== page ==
Powerless, bitter and a failure. It is our fault and failure – the scientists that is – that we have not managed to educate a part of society properly. As professionals in the service of public health, it is our responsibility – even now – to try to reverse this wave of doubt that is also associated with several other issues. The roots of the problem run deep: from denying the value of vaccinations and the debate on what is healthy and what it not, to extreme veganism, which is dangerous given that human beings are not designed by evolution for this kind of a diet. The taxi driver who brought me here to our meeting told me with absolute sincerity that the Americans run Greece and want to manipulate us with the coronavirus.

By fighting meritocracy, we have made it so that citizens do not trust the system and the experts. And I use the first-person plural, because we are all to blame for this.

What did your parents do?

My mother was an operator at OTE telecom and my father studied to become an army medic and earned a scholarship for Naples. When he came back to Greece, though, he decided that medicine did not suit him and went into farming, returning the scholarship money to the Greek state. I believe he regretted the decision, even though he never admitted to it. The proof is that he wanted both me and my brother [a professor of periodontology in London] to become doctors. Now that I’m older, it’s easier to understand his decision. He loved the arts, he painted and he was a workaholic. One of the last things he told me before he died, at the age of 89, was that “no one ever came to any harm from too much work.”

So you grew up in a farming family…

My father and my uncles were citrus farmers. I remember all the difficulties of farming, the ups and downs of the market, the problems with cooperatives and how the farmers of Argolida struggled when imports from Spain and Israel pushed prices to the floor.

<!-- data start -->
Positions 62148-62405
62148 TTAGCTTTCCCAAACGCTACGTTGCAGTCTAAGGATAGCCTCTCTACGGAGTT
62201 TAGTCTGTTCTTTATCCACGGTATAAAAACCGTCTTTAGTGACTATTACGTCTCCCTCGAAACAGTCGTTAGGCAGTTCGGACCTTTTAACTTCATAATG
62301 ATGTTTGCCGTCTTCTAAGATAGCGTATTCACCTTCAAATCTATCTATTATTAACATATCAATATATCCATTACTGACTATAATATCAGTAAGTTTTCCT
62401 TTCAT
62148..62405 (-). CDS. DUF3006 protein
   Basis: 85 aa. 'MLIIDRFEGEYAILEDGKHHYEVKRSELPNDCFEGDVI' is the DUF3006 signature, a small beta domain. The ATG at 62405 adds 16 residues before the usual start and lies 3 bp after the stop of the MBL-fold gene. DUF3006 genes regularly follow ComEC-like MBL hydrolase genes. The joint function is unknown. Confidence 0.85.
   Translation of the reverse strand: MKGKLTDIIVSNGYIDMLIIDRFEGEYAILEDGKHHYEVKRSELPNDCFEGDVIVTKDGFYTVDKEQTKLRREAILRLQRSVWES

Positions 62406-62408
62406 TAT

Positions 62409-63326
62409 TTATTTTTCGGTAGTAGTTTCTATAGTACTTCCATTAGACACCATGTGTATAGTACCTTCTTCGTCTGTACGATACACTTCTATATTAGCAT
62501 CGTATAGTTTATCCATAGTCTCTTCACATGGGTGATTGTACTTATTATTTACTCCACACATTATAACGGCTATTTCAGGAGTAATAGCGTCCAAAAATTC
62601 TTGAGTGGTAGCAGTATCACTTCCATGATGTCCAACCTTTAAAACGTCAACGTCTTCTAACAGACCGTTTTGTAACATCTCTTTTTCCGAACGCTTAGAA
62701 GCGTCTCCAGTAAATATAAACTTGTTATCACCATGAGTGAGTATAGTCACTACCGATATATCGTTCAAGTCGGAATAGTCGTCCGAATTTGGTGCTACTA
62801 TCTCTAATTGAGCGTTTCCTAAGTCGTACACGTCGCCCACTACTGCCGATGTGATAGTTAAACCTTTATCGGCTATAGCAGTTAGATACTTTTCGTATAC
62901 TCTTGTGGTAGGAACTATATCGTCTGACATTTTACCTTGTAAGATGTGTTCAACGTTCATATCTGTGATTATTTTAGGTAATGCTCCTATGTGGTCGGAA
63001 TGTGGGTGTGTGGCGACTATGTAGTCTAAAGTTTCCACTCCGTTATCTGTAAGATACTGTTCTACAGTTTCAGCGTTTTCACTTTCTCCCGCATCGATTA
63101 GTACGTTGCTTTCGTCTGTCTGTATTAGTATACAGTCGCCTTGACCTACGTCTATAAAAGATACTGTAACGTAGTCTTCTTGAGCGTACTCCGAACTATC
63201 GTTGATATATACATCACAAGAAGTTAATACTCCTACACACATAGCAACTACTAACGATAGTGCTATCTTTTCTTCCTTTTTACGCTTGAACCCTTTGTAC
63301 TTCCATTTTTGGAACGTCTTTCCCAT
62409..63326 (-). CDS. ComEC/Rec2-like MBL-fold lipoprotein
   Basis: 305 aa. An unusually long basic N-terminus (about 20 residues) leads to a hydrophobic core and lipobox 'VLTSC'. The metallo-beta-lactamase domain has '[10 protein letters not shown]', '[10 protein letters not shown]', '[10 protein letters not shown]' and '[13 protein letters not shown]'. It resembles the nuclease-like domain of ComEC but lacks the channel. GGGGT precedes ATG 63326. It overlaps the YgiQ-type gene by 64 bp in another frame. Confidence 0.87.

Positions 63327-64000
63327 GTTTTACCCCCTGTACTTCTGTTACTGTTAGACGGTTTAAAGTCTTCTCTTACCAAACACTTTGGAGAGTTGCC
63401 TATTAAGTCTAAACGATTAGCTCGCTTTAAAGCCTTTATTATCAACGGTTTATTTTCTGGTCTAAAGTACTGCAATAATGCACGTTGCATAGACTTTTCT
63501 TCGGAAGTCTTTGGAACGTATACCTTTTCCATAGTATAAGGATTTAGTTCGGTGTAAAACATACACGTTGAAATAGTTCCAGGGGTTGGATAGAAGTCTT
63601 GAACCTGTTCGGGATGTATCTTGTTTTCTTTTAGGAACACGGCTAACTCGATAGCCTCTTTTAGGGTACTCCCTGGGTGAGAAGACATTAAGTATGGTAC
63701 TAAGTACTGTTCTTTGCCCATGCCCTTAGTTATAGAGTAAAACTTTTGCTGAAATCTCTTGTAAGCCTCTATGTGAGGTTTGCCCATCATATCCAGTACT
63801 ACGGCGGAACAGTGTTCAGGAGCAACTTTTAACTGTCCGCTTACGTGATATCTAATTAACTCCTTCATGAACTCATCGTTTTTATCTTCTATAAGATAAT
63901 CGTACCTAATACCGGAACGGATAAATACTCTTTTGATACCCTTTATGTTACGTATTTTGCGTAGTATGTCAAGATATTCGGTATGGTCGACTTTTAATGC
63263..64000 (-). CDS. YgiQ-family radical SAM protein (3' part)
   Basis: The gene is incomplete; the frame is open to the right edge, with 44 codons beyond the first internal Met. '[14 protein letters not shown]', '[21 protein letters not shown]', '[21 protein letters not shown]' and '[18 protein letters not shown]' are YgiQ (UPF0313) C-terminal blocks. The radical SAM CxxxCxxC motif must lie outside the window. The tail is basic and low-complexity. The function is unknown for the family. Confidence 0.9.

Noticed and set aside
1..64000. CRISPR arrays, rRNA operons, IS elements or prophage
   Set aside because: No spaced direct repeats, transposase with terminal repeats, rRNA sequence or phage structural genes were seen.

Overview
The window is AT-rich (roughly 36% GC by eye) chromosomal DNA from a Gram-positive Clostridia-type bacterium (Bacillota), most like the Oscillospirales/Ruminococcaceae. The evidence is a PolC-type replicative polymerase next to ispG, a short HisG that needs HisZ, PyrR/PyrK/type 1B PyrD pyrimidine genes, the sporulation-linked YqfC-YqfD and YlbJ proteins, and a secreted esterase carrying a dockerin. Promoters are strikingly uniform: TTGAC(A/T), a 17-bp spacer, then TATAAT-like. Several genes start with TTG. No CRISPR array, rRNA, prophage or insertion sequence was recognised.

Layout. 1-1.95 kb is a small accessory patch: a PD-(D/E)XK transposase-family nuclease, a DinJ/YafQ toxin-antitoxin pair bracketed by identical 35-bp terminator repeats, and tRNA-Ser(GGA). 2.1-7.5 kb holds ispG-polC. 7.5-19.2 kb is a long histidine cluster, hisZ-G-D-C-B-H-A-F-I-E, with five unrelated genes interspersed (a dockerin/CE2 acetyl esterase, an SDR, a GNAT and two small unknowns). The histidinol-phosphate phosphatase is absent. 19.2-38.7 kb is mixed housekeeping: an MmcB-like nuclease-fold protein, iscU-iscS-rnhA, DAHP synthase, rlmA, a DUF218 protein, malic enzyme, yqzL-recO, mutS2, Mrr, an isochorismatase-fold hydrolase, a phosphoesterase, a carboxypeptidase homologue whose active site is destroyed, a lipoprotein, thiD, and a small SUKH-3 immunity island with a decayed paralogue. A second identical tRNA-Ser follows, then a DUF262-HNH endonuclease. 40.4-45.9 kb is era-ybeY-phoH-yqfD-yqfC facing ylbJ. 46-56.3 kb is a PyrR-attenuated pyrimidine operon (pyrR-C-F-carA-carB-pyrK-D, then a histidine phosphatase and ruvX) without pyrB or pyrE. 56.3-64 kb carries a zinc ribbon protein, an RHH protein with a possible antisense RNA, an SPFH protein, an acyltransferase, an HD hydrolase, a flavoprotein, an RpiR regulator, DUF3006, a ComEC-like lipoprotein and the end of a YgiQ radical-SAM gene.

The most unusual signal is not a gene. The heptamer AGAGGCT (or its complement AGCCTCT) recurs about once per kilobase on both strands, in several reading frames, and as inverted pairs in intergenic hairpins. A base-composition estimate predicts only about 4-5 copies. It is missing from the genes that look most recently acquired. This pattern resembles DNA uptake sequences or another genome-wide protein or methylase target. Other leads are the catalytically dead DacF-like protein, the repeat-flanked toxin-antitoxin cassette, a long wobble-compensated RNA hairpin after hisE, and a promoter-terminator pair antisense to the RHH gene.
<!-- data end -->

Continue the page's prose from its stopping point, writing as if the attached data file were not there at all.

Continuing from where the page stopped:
Why did you choose to specialize in infectious diseases?

Because I believed that if you have to deal with a dying person, only three areas of specialization give you a chance to do something to save their life right there: surgery, endocrinology and infectious diseases. Becoming a surgeon was not possible because I have a serious orthostatic hypotension and would faint during surgery. But I also chose infectious disease because I was fascinated, mentally, by the search for a diagnosis.

You have studied and worked in Greece, the United States and Britain. What are the biggest problems you see in Greece in terms of how universities and the public health system function?

A lack of funding and the burden of bureaucracy. Hospitals should have a certain amount of independence and be able to act on their own and ask for what they need – their needs cannot be the same as other medical organizations. Another thing that is obviously needed is absolute, crystal-clear transparency.

What is life in Cambridge like?

It is a small city of 120,000 residents, with a very cosmopolitan atmosphere. It is a joy to walk around the streets and hear so many different languages being spoken.

The Greek community of Cambridge is large and flourishing. The Greek school had no more than 40 pupils when we moved there and this year admissions surpassed 160. The economic crisis in Greece really bolstered us by prompting many young scientists to immigrate. We also have our own church now.

Let me share a fun anecdote: A few years ago, on Good Friday, the priest at the old Orthodox church, in the middle of town, decided to hold the customary procession of the funerary bier even though he did not have permission. The procession blocked traffic and dozens of people came out to see what was going on. “What can you do? That’s the Greeks for you,” they said, but it was not said in anger.